by Patrick Henry Reardon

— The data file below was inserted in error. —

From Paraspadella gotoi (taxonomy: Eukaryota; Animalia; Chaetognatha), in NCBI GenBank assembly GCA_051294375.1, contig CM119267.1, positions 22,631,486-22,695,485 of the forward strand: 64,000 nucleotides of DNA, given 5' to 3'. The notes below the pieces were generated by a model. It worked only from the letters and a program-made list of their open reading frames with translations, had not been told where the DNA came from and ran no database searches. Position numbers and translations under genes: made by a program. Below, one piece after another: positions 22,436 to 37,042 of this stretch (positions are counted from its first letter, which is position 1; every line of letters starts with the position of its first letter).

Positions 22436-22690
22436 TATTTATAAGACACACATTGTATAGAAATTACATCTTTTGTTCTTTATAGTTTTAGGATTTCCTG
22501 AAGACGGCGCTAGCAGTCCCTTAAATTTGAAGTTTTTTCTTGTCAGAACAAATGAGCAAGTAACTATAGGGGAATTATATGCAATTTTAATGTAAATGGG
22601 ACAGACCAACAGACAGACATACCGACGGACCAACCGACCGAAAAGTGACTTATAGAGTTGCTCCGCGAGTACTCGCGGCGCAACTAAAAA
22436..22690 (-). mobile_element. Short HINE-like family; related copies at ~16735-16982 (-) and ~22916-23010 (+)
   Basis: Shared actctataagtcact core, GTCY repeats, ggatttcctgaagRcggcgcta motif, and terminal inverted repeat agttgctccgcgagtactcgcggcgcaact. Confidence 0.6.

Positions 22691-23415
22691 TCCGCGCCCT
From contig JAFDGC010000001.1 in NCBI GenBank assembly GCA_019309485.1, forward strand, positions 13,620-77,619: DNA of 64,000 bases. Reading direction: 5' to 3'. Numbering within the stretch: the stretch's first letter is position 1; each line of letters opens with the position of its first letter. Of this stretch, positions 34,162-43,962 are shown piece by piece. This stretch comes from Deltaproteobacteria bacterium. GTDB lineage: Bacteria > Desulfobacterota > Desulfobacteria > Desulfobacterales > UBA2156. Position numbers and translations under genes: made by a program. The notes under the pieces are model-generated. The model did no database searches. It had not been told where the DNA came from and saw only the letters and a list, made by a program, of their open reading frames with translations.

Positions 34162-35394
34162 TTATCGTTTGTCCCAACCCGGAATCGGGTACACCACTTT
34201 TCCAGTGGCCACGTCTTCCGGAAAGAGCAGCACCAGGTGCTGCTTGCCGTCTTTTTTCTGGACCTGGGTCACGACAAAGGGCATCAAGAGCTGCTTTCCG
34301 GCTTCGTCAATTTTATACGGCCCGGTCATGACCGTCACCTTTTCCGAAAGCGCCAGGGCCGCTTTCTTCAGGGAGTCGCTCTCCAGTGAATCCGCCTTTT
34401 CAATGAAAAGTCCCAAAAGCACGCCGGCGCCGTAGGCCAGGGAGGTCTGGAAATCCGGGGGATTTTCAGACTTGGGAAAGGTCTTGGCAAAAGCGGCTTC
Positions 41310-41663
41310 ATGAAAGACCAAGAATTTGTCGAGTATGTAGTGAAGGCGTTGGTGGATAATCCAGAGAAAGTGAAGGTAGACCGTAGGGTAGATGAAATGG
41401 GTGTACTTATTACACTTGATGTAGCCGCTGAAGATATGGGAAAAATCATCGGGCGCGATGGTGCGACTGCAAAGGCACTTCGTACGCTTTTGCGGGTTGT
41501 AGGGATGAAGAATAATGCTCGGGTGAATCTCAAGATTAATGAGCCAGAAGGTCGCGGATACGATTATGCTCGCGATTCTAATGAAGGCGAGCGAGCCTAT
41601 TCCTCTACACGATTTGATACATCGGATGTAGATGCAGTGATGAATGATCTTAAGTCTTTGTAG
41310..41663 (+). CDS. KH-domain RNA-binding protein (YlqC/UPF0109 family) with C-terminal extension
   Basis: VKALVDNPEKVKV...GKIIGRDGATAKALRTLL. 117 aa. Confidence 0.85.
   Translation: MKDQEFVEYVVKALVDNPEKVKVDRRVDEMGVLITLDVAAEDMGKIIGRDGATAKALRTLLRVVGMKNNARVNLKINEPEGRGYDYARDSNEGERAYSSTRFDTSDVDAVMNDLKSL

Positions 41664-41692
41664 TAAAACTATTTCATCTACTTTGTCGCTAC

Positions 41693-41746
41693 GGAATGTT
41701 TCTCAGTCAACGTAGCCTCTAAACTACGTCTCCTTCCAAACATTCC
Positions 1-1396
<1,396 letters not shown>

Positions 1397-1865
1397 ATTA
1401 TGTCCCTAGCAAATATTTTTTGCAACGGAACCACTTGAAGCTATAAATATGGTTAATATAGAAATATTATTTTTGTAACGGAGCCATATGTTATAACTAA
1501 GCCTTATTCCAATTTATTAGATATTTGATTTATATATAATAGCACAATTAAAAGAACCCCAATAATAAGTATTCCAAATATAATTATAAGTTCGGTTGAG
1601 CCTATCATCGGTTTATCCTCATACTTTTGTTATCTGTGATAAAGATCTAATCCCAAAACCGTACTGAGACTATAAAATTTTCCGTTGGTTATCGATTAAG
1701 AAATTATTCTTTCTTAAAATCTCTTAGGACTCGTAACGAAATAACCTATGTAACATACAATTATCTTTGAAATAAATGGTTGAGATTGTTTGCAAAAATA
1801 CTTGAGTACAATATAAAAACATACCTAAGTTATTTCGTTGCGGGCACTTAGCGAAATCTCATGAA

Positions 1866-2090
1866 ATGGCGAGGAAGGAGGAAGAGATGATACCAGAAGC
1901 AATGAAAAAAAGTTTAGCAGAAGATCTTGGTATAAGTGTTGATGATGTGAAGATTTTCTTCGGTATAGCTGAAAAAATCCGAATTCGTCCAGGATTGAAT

The Greek word anthrakia (cf. the English derivative “anthracite”), meaning a charcoal fire, is found only twice in the New Testament, both times in the Gospel according to St. John. The first instance is in 18:18 and designates the courtyard fire where the officers and servants of the high priest stood warming themselves through the chilly night of Jesus’ trial before the Sanhedrin. Simon Peter likewise came to that place and stood near a cousin of Malchus. It was there by the charcoal fire that Simon thrice denied even knowing our Lord, going so far as to confirm the denials . . .
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